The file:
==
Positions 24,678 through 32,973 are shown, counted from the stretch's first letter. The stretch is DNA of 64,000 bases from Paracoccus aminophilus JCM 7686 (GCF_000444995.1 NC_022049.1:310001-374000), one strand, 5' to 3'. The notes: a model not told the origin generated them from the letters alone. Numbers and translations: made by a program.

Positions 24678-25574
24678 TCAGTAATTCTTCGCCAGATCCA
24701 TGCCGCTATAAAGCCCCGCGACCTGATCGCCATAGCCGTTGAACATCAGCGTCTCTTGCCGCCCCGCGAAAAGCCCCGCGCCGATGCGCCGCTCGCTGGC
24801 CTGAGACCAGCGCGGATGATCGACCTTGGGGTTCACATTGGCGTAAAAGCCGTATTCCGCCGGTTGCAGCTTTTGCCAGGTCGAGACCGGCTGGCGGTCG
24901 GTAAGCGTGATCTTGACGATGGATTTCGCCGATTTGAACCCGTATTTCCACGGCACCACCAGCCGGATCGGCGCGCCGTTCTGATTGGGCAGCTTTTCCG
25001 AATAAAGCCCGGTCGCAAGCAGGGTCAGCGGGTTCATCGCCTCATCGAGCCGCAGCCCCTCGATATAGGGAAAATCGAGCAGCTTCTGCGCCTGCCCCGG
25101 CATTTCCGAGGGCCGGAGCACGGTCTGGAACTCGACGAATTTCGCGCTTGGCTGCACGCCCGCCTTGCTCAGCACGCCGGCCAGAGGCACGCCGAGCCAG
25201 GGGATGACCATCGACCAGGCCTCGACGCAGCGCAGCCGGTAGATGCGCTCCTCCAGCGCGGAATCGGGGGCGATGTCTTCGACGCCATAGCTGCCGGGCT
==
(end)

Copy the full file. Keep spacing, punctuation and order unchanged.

Positions 24,678 through 32,973 are shown, counted from the stretch's first letter. The stretch is DNA of 64,000 bases from Paracoccus aminophilus JCM 7686 (GCF_000444995.1 NC_022049.1:310001-374000), one strand, 5' to 3'. The notes: a model not told the origin generated them from the letters alone. Numbers and translations: made by a program.

Positions 24678-25574
24678 TCAGTAATTCTTCGCCAGATCCA
24701 TGCCGCTATAAAGCCCCGCGACCTGATCGCCATAGCCGTTGAACATCAGCGTCTCTTGCCGCCCCGCGAAAAGCCCCGCGCCGATGCGCCGCTCGCTGGC
24801 CTGAGACCAGCGCGGATGATCGACCTTGGGGTTCACATTGGCGTAAAAGCCGTATTCCGCCGGTTGCAGCTTTTGCCAGGTCGAGACCGGCTGGCGGTCG
24901 GTAAGCGTGATCTTGACGATGGATTTCGCCGATTTGAACCCGTATTTCCACGGCACCACCAGCCGGATCGGCGCGCCGTTCTGATTGGGCAGCTTTTCCG
25001 AATAAAGCCCGGTCGCAAGCAGGGTCAGCGGGTTCATCGCCTCATCGAGCCGCAGCCCCTCGATATAGGGAAAATCGAGCAGCTTCTGCGCCTGCCCCGG
25101 CATTTCCGAGGGCCGGAGCACGGTCTGGAACTCGACGAATTTCGCGCTTGGCTGCACGCCCGCCTTGCTCAGCACGCCGGCCAGAGGCACGCCGAGCCAG
25201 GGGATGACCATCGACCAGGCCTCGACGCAGCGCAGCCGGTAGATGCGCTCCTCCAGCGCGGAATCGGGGGCGATGTCTTCGACGCCATAGCTGCCGGGCT